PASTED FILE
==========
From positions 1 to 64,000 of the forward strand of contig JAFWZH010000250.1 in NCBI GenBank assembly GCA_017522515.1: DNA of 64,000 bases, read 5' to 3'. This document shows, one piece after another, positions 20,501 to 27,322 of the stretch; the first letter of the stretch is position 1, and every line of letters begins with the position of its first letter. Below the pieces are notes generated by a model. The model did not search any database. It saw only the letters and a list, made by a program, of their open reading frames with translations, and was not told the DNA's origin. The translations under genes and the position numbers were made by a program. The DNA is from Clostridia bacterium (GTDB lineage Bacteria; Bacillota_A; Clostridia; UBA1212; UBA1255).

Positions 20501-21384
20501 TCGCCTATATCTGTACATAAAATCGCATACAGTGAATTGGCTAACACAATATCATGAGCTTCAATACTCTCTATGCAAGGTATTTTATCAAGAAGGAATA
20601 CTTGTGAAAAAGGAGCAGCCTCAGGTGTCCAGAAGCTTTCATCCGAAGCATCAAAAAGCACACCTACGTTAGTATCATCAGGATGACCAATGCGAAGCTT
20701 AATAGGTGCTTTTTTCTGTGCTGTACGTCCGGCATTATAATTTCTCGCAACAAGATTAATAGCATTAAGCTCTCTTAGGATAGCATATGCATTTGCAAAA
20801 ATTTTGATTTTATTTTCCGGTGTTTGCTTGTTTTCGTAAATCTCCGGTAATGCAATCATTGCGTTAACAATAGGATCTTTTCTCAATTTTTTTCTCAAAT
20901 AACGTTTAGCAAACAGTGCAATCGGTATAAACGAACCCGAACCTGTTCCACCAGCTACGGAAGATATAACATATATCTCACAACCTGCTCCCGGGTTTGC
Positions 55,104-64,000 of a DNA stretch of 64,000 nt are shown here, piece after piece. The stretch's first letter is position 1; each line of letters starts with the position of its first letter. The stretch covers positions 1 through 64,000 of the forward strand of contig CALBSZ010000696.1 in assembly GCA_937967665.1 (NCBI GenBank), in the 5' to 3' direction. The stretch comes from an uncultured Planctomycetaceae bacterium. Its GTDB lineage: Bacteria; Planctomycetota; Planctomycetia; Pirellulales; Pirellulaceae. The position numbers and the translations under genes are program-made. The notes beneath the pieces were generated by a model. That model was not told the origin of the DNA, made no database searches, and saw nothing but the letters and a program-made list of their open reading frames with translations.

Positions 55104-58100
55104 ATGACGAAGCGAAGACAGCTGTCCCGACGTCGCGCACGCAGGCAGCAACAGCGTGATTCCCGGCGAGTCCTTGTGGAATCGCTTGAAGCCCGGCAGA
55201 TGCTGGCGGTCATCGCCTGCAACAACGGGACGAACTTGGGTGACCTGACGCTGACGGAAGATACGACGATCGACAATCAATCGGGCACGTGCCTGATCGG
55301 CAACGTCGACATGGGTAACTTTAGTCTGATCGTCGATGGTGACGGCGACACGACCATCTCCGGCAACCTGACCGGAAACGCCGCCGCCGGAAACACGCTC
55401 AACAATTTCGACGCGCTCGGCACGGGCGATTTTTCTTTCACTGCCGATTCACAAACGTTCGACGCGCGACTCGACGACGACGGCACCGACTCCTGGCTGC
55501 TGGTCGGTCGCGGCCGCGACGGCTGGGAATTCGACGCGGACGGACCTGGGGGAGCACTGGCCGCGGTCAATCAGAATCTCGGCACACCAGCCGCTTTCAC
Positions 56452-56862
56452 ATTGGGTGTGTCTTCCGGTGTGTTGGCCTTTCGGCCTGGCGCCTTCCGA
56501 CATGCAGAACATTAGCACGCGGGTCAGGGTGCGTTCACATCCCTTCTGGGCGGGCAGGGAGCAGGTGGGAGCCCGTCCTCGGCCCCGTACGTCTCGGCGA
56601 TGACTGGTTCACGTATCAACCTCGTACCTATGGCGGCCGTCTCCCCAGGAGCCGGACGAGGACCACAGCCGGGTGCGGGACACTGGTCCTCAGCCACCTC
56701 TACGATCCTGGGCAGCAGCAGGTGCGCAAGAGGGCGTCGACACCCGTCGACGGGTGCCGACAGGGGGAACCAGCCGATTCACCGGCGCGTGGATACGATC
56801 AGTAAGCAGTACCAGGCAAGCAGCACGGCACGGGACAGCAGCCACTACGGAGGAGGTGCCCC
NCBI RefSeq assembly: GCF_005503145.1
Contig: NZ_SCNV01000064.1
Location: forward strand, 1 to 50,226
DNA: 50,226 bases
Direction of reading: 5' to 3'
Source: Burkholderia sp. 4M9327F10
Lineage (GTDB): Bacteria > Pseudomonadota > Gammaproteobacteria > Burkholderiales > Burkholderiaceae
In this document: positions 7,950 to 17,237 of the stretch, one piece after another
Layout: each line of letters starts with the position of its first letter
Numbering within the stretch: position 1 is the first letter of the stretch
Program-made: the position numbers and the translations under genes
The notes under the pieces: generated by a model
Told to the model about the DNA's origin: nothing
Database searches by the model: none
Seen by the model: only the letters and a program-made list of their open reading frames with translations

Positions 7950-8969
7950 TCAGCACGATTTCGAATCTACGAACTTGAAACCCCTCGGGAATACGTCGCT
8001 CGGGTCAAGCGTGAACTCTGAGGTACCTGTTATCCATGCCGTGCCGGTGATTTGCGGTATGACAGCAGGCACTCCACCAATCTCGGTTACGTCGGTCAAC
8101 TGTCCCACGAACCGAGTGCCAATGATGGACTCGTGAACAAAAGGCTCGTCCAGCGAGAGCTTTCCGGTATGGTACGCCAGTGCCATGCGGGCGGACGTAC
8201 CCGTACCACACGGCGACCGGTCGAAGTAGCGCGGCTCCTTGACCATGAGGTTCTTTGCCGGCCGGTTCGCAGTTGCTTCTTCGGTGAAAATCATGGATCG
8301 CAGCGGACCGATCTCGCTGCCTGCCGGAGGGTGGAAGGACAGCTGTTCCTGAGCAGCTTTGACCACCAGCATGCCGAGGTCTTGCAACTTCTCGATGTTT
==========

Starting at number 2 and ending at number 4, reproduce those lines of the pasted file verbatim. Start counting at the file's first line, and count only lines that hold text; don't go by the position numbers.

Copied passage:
Positions 20501-21384
20501 TCGCCTATATCTGTACATAAAATCGCATACAGTGAATTGGCTAACACAATATCATGAGCTTCAATACTCTCTATGCAAGGTATTTTATCAAGAAGGAATA
20601 CTTGTGAAAAAGGAGCAGCCTCAGGTGTCCAGAAGCTTTCATCCGAAGCATCAAAAAGCACACCTACGTTAGTATCATCAGGATGACCAATGCGAAGCTT